Friday, August 31, 2012


Picture Day Friday


Hey, there's the precursor to the twentieth century telephone booth. Jokes aside, that's a medieval sentry box from the ancient Etruscan necropolis of Populonia in Livorno, Tuscany, Italy.

Image copyrighted by ShadowRave at www.sxc.hu/photo/1385076


Wednesday, August 29, 2012


IASPR 2012 Conference




The International Association for the Study of Popular Romance (IASPR) is hosting its fourth annual conference in York, United Kingdom in September 27–29, 2012. Titled The Pleasures of Romance, the conference showcases presentations by professors and scholars from all over the world.

"This conference asks one large question: What is the place of pleasure in popular romance? Popular romance—whether romance novels, romantic films, soap operas, fan fiction, advertisements, etc.—has long been both consumed and derided because of the pleasures they impart: pleasures of sentiment, pathos, comfort, arousal, satisfaction, [and] identification.

This conference will consider 'pleasure' in popular romance texts and popular romance studies and [by asking] the following questions:

1.What is pleasure?

2.How is pleasure represented in popular romance?

3.What are the pleasures of the 'text,' whether visual, cinematic, [or] literary?

4.What are the pleasures of consuming a romantic text?

5.How do we theorize the pleasure of viewing and being viewed?

6.Who are the producers of the pleasurable romantic text?"

The detailed conference schedule is available, listing seventeen sessions and panels.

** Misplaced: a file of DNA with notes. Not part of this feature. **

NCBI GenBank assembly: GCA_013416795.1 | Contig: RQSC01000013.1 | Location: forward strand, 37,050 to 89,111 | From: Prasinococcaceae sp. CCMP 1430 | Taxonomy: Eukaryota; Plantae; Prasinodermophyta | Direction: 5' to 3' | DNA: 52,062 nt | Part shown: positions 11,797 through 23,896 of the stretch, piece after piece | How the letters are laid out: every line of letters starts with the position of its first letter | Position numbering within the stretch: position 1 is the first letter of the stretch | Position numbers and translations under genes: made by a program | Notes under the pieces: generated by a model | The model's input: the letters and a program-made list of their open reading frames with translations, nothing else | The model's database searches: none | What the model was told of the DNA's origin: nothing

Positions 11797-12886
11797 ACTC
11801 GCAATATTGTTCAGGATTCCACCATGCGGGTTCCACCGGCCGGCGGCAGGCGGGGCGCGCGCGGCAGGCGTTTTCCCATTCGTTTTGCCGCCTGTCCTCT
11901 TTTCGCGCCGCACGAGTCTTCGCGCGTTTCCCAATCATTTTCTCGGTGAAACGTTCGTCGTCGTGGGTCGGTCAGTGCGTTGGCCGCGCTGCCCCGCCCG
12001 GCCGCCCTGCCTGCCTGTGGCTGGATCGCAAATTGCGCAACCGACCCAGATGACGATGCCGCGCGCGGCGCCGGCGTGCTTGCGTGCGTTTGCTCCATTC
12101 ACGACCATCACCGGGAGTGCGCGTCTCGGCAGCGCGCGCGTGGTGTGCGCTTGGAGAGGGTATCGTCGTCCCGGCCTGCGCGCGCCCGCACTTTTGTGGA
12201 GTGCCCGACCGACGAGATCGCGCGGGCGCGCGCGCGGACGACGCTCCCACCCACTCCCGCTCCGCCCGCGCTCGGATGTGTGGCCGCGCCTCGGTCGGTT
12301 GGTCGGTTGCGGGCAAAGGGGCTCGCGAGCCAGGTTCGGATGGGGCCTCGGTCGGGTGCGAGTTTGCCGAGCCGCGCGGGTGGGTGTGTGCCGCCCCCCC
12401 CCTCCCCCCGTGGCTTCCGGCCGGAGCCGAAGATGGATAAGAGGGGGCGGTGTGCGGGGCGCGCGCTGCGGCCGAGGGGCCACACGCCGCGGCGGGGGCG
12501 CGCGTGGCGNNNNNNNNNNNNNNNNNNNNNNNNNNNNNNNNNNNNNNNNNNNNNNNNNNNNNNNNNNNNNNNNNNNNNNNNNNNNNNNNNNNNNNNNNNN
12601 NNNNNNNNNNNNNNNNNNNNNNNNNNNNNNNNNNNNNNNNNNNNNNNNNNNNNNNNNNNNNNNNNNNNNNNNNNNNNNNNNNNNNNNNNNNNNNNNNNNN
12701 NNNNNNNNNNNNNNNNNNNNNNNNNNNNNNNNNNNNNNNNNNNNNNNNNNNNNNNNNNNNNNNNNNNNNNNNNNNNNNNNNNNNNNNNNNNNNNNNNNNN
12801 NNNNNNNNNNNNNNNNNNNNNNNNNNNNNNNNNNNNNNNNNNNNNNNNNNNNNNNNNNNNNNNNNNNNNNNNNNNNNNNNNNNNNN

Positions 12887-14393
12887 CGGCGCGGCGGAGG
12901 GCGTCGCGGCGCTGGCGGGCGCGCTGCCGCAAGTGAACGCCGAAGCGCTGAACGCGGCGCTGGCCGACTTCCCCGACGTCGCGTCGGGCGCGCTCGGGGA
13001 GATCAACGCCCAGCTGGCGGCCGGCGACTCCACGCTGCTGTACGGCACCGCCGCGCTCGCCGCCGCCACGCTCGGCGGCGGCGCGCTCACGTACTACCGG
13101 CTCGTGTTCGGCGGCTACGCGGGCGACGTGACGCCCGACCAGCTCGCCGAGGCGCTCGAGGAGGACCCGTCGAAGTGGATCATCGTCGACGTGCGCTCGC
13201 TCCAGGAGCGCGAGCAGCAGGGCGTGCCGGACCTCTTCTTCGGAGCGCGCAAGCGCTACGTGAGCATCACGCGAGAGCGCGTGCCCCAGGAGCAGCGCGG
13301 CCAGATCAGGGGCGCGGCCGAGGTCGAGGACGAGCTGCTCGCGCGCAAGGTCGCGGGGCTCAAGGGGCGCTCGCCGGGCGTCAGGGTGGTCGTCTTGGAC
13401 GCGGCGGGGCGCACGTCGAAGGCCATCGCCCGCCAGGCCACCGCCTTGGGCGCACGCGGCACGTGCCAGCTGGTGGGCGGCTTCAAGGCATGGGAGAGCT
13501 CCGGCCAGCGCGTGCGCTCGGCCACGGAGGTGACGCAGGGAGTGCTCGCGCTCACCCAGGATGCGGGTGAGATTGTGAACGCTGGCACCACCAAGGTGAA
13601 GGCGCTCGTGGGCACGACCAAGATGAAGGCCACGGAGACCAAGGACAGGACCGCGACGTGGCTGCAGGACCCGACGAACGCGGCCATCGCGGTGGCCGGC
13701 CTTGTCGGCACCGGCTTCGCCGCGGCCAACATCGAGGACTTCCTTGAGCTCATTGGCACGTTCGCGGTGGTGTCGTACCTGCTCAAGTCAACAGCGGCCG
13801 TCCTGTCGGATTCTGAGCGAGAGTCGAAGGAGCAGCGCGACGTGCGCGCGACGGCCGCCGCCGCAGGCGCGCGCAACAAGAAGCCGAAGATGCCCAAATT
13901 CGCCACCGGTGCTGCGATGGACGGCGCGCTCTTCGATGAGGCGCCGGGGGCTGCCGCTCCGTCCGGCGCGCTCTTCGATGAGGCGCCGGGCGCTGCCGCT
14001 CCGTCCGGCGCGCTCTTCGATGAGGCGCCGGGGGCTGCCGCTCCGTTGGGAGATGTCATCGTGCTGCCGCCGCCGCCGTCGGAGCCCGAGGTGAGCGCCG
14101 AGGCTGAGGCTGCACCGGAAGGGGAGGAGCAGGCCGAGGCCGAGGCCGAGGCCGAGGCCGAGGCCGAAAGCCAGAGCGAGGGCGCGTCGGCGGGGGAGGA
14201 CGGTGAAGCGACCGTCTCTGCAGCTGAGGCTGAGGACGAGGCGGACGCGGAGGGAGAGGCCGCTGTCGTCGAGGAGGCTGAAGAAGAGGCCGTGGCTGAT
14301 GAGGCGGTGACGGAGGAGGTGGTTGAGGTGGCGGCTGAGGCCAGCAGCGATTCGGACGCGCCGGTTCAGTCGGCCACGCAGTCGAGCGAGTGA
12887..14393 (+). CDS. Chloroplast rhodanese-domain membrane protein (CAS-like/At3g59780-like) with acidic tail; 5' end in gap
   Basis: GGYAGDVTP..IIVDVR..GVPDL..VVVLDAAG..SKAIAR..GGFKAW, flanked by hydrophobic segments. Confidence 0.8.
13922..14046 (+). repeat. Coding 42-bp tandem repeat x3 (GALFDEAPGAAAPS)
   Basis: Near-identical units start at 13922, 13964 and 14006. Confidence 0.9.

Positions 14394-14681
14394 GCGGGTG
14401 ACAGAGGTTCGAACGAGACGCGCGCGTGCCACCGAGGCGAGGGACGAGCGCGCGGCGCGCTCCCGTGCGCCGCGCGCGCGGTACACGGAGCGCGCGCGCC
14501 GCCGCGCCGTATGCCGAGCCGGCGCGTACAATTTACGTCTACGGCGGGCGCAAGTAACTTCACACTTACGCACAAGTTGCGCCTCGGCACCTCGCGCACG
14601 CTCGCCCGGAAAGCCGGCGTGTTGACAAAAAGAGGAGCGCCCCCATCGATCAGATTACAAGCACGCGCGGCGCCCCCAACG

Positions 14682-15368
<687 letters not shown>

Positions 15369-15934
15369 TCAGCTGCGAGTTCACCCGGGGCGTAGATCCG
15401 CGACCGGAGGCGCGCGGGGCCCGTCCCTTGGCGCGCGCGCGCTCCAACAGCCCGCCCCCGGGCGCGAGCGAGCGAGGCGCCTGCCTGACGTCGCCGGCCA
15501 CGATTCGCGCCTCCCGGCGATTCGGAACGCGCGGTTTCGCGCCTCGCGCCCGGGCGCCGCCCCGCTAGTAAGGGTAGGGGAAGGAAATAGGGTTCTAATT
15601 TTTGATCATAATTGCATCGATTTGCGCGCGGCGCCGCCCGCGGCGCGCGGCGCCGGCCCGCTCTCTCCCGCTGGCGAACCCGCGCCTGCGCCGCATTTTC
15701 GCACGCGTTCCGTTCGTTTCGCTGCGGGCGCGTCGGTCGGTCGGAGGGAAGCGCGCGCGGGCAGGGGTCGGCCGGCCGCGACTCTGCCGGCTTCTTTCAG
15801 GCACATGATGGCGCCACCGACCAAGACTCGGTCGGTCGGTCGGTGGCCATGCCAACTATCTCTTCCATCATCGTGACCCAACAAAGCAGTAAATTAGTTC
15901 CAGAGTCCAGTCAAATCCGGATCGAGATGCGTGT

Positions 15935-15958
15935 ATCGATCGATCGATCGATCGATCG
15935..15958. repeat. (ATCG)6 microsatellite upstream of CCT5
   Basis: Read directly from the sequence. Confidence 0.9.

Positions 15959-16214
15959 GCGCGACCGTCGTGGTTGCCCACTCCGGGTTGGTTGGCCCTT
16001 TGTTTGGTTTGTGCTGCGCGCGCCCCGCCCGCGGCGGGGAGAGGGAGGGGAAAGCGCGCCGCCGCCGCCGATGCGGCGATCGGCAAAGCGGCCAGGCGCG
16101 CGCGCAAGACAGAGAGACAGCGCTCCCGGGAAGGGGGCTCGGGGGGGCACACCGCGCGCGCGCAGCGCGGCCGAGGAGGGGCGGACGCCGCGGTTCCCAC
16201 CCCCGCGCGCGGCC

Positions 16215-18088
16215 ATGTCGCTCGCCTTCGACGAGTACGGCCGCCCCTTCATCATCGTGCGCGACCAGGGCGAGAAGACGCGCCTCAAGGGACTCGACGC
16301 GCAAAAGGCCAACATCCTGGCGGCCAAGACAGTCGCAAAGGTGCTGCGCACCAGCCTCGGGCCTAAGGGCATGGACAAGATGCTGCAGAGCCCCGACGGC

Friday, August 24, 2012


Picture Day Friday


Medieval castle towers come in various shapes and sizes. Here are a couple examples from the ancient Etruscan necropolis of Populonia in Livorno, Tuscany, Italy.

A round medieval tower and wooden gate:

Image copyrighted by ShadowRave at www.sxc.hu/photo/1383056

A square tower:

Image copyrighted by ShadowRave at www.sxc.hu/photo/1385184


Monday, August 20, 2012


Focus the Mind on One Task


Has this ever happened to you? You're reading a document, when it suddenly reminds you of the email your friend sent to you yesterday that you hadn't replied to, so you open your email program, only to find two high priority emails from your boss that you start answering, only to be interrupted by your co-worker calling you for lunch. And so your mid-morning goes, by the end of which, all you've achieved is a meal.

In his post Monk Mind: How to Increase Your Focus, blogger Leo Babauta explodes the myth that multitaskers are getting more work done and are getting more satisfaction from that work, in terms of quality and sense of achievement. Focusing on single tasks is the way to go in order to achieve success. Leo writes, "My ability to focus on a single task has dramatically improved, and that one habit has changed my life."

So how do you go about focusing the mind on a single task? Take the case of writing an article for a magazine.

Clear Away Distractions

Close all email systems, browsers, and social media programs.

Turn off all notifications.

Disconect your computer from the Internet.

Clear your desk of all pieces of paper except for those necessary for your selected task. As in the case of writing the article, you'll need your folder of research material, interview transcripts, and notes.

Leave only the programs open that are necessary for achieving your selected task. So for the article, perhaps you'll need the folder where you've saved your research and nascent article files and your word processing program.

Plug in headphones, whether you play music or not is up to you. Headphones cut out ambient sound and also signal to other people that Serious Work Is In Progress.

Now, do nothing but that one task.

Practice Doing One Thing